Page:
A lot of it puts me in the mind of Vardaman Bundren, my favorite character from Faulkner’s masterpiece “As I Lay Dying”. Vardaman is at great pains to understand many of the machinations surrounding the hauling of his dead mother Addie to be buried in Jefferson, Mississippi, a trip that takes nine days. He watches the coffin being built, his brother Cash break a leg, his brother Darl becoming increasingly insane, Addie’s coffin nearly lost in the river, mules drowning, a barn fire, the growing stench of Addie’s body, and is confounded by it all. His youthful confusion is captured perfectly by Faulkner, who records that bewilderment in perhaps his finest – and certainly his shortest – chapter. “My mother is a fish”, Vardaman thinks, which both begins and ends the chapter, and then the story rolls on without him.
The week before my renewal episode, when the mayor of Washington DC was furiously banning dancing and/or standing receptions at weddings, 45 people were shot and 7 killed in Chicago in two days, and the President was ginning up a plan to send $4 billion of your tax dollars to the United Methamphetamine Republics of the northern triangle, I was down in Paisley helping the Murphy family trail a few hundred cows off the desert. The Murphys and their cattle make this trip every year – from the home ranch to the desert and then to the mountains and back again, and have for a hundred years – but a dry winter has made their desert grazing marginal at best this year, so they are coming off earlier, a few hundred head at a time. Unlike many of their neighbors, they still do it all horseback.
The cattle, now with calves, were in no mood to travel and so the day was a long running fight. Reluctant cattle are tough to move even with dogs. So we battled to keep them lined out as we climbed into the trees and across broad meadows and sagebrush flats. We hollered and whistled and cajoled and put the dogs on bitchy mothers and the horses grew tired and slow. We were following the same trail used by the Murphy family forever, the cold and silvered waters of the Chewaucan River on our left, and most of the time I wasn’t at all thinking about the American empire except as an afterthought, or when some Subaru full of campers in puffy jackets and man buns slowed by on the road, leaning out of their windows in desperate attempts to get pictures of the living history museum we must have looked like out there in the middle of nowhere.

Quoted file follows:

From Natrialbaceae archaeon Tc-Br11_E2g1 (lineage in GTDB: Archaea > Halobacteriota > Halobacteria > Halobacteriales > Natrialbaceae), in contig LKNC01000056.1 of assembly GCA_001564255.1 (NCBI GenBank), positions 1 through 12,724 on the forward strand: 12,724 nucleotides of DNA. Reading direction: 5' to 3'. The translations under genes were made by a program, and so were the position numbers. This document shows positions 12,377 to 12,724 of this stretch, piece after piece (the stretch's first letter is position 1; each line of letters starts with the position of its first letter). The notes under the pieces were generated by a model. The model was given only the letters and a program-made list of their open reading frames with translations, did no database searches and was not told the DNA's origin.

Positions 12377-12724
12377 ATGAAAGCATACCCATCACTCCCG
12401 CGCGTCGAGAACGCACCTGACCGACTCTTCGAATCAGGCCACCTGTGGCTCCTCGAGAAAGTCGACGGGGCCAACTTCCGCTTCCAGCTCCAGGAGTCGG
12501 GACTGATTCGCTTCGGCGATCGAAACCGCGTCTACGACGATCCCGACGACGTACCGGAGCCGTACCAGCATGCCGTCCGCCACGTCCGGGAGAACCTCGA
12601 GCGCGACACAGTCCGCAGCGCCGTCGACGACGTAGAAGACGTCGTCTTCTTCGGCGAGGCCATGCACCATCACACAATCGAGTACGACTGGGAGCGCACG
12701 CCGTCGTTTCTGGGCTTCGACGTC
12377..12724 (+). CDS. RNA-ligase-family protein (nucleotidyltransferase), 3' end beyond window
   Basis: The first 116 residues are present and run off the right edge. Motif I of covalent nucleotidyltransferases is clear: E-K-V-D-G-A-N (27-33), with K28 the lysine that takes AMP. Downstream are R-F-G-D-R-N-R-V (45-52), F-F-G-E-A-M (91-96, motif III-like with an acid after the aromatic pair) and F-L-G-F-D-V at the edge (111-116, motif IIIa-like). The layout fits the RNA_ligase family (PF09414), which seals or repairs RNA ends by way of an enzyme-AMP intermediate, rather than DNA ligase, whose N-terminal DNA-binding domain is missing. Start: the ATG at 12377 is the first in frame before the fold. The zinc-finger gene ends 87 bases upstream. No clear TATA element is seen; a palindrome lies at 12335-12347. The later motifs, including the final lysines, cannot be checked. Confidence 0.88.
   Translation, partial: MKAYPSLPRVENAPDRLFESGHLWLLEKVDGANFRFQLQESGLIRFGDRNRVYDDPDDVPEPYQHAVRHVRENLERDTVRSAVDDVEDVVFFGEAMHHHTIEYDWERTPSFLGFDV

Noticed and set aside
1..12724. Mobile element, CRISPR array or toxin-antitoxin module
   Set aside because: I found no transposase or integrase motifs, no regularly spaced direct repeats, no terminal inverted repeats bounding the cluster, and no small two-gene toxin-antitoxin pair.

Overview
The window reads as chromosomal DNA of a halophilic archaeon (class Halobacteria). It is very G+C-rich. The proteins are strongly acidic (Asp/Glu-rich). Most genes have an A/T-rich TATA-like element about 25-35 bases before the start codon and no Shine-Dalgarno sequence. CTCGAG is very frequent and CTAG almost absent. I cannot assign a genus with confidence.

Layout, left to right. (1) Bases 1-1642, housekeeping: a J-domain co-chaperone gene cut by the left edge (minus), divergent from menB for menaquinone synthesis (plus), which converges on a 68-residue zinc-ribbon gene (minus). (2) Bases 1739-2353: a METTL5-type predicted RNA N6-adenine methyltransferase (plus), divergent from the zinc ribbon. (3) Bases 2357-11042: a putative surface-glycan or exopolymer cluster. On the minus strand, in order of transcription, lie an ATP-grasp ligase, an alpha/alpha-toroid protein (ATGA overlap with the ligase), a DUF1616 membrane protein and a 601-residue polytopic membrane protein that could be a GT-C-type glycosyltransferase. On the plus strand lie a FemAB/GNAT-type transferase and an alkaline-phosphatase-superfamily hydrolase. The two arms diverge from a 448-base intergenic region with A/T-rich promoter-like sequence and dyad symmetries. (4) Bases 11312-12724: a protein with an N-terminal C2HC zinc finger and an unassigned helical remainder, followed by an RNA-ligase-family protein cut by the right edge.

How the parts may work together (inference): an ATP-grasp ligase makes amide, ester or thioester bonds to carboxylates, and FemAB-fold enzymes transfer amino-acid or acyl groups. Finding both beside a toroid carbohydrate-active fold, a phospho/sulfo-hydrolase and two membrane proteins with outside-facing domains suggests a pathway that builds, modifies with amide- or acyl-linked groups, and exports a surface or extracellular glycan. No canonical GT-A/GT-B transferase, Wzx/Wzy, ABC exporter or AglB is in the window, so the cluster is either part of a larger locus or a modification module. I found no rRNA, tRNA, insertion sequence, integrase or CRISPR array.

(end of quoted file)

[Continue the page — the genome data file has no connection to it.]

By trail’s end, when we finally put the last pair through the old wire gate at the Peterson Field, we’d brought those cows a dozen or more miles up the river. We hadn’t dropped any off on purpose and hadn’t lost any, which is something of a feat considering the country we covered and the size of the herd. I hadn’t known then that my driver’s license was about to expire. Or what contortions that would eventually require. I wasn’t carrying my wallet or wearing a watch and I’m glad I didn’t know. And I’m glad I didn’t care what was happening in Chicago, or about the Footloose School Board decrees of the Mayor of DC. I didn’t know about the 4 billion for the tinpots and the cartels. And I heartily wish I didn’t know anything about any of it now.
With the herd through the gate we circled around them to equal points on the compass and let the calves mother-up, the bawling quieting down by increments as they reunited in all that expanse, the clouds high and white, the sage pungent in the cool air. And then I just sat my horse for the longest time, smelling his sweat in the saddle blanket, letting him crop that good green mountain grass, watching the calves find their mothers in the sage, and closed my eyes to listen deeper, as deep as I possibly could, into the river and the singing birds.